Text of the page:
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A step by step demonstration of the Rise Google Sheet Web Component
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README.md

Rise Google Sheet Demo Walkthrough

The Rise Vision Google Spreadsheet Component enables web designers with the ability to retrieve data from a public Google Spreadsheet and to style the returned data in an HTML page for digital signage using only JavaScript and CSS.

The source code for this Component is available on Github.

Please note this Web Component is experimental. If you encounter issues please let us know.

Getting Started

Step 1: Install the Component

You should first navigate to the folder where you want to install the Component. In this example we will install it in a folder named rise-google-sheet-demo. You can install the component and the necessary dependencies through Bower using the following command:

bower install https://github.com/Rise-Vision/rise-google-calendar.git

After running this command you should see that a folder named src has been downloaded. Inside this folder is the _bower_components folder which contains all of the files we will need to set up our page.

Step 2: Setting up the Google Sheet

Before we start to build our page we need a Google Spreadsheet. Open this Google Spreadsheet and make a copy of it by selecting File > Make Copy. Once copied, publish the Spreadsheet by selecting File > Publish to the web

Step 3: Setting up the HTML

Once you have set up the spreadsheet it is now time to set up the HTML. For this demo we will set up our index.html file in the root of our demo folder. You should include webcomponents-lite.min.js before any code that touches the DOM. Then load the web component using HTML imports. The head section of the HTML should look like this:

 <head>
...
 <script src="src/_bower_components/webcomponentsjs/webcomponents-lite.min.js"></script>
 <link rel="import" href="src/_bower_components/rise-google-sheet/rise-google-sheet.html">
...
</head>

You can now add the Component to the body of your HTML. This demo shows how the Component can be used to retrieve a range of data from a Google Spreadsheet. There are various attributes that apply to the Component and you can see the full list in the documentation here. Attributes for the Component are defined between the <rise-google-sheet> tags. For this demo we just need to set two attributes, 'key' and 'refresh'.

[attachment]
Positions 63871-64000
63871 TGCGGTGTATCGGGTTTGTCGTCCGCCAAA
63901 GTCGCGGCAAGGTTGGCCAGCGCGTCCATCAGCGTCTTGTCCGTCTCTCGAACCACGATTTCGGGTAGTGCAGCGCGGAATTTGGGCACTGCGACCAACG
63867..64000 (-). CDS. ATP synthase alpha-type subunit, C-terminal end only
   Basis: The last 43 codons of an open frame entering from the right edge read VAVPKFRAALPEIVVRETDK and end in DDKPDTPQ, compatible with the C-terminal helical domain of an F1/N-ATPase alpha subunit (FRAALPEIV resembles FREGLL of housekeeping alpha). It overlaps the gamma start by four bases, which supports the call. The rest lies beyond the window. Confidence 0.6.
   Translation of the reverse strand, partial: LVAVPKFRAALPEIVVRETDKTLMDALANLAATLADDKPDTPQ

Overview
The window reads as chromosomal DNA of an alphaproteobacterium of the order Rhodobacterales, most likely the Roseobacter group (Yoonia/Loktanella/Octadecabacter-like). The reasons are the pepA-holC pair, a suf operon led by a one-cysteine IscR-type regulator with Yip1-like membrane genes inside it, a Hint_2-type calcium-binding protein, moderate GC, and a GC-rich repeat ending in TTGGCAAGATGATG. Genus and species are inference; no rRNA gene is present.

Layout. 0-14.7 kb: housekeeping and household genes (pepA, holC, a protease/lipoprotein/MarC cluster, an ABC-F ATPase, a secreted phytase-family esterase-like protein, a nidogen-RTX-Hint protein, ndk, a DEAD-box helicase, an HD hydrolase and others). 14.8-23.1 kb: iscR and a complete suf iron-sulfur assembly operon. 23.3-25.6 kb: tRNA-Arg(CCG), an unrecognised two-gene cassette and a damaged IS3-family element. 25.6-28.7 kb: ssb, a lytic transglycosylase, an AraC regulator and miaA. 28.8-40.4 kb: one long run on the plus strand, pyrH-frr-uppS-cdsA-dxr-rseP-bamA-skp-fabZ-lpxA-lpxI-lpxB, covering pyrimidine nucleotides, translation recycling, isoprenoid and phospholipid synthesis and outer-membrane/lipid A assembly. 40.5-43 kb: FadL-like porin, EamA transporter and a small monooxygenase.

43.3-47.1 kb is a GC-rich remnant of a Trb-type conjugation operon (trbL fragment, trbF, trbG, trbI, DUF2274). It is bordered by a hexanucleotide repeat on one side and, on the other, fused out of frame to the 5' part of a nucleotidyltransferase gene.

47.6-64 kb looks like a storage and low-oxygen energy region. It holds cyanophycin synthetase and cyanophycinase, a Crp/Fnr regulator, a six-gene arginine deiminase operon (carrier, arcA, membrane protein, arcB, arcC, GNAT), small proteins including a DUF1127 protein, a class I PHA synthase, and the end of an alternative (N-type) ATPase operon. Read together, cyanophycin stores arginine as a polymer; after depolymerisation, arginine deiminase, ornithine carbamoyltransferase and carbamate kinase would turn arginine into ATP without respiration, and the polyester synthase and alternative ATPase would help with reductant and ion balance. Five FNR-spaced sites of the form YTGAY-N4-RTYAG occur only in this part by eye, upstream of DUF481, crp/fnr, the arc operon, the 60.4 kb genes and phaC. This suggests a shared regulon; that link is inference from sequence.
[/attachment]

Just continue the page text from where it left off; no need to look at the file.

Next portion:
The key attribute is the unique identifier for the Google Spreadsheet and is the string of characters between /d/ and /edit# as shown in the image below.

spreadsheet key

The refresh attribute determines how often the Component will check the spreadsheet for changes. For this demo we can set it at '30' which represents 30 seconds.

The code within the <script> tags initializes the Component and tells it to log the content of the spreadsheet cells to the console, if the cells are populated.

You can check out the files on the demo repository at any time here. The body of your HTML should look like this:

<body>
    
<rise-google-sheet
      		key="1Aopk_gdurtAdvxr5u4X9at7K0EkWDBqD3VkgJ6je5y4" 
      	refresh="30">
</rise-google-sheet>

<!-- Initialize the Component -->
<script>
  	var sheet = document.querySelector('rise-google-sheet');

 	// Respond to events it fires.
 	sheet.addEventListener('rise-google-sheet-response', function(e) {
  		if (e.detail && e.detail.cells) {
      		console.log(e.detail.cells); // Array of cell objects
   		 }
  	});

	// Executes a request.
sheet.go();
</script>
</body>

Step 4: Check that the data is being returned

Once the basic HTML is in place we should check that everything is working. In order to view the page, we will need to have it running on a local server. If you are using a Mac you can set up a local server by entering the following command:

python -m SimpleHTTPServer

This will set up a local server at localhost:8000. If you have set up your index.html file in the root of your directory you can view it by going to localhost:8000/index.html

The page should still be blank, but don’t panic! If you open up the developer tools and select ‘console’ you should see the following output:

[Object, Object, Object, Object, Object, Object, Object, Object, Object, Object, Object, Object, Object, Object, Object]

You should see an object being returned for each cell that was populated in the spreadsheet. In the example sheet there was 15 cells with text in them, so the component has returned 15 objects. Awesome, it works!

If you leave the console open, you should see these objects being logged every 30 seconds, which shows the Component’s refresh attribute is working too!

For further steps, including how to present this data in an HTML table, please check out the full walkthrough in the Rise Vision Web Designer Community here.

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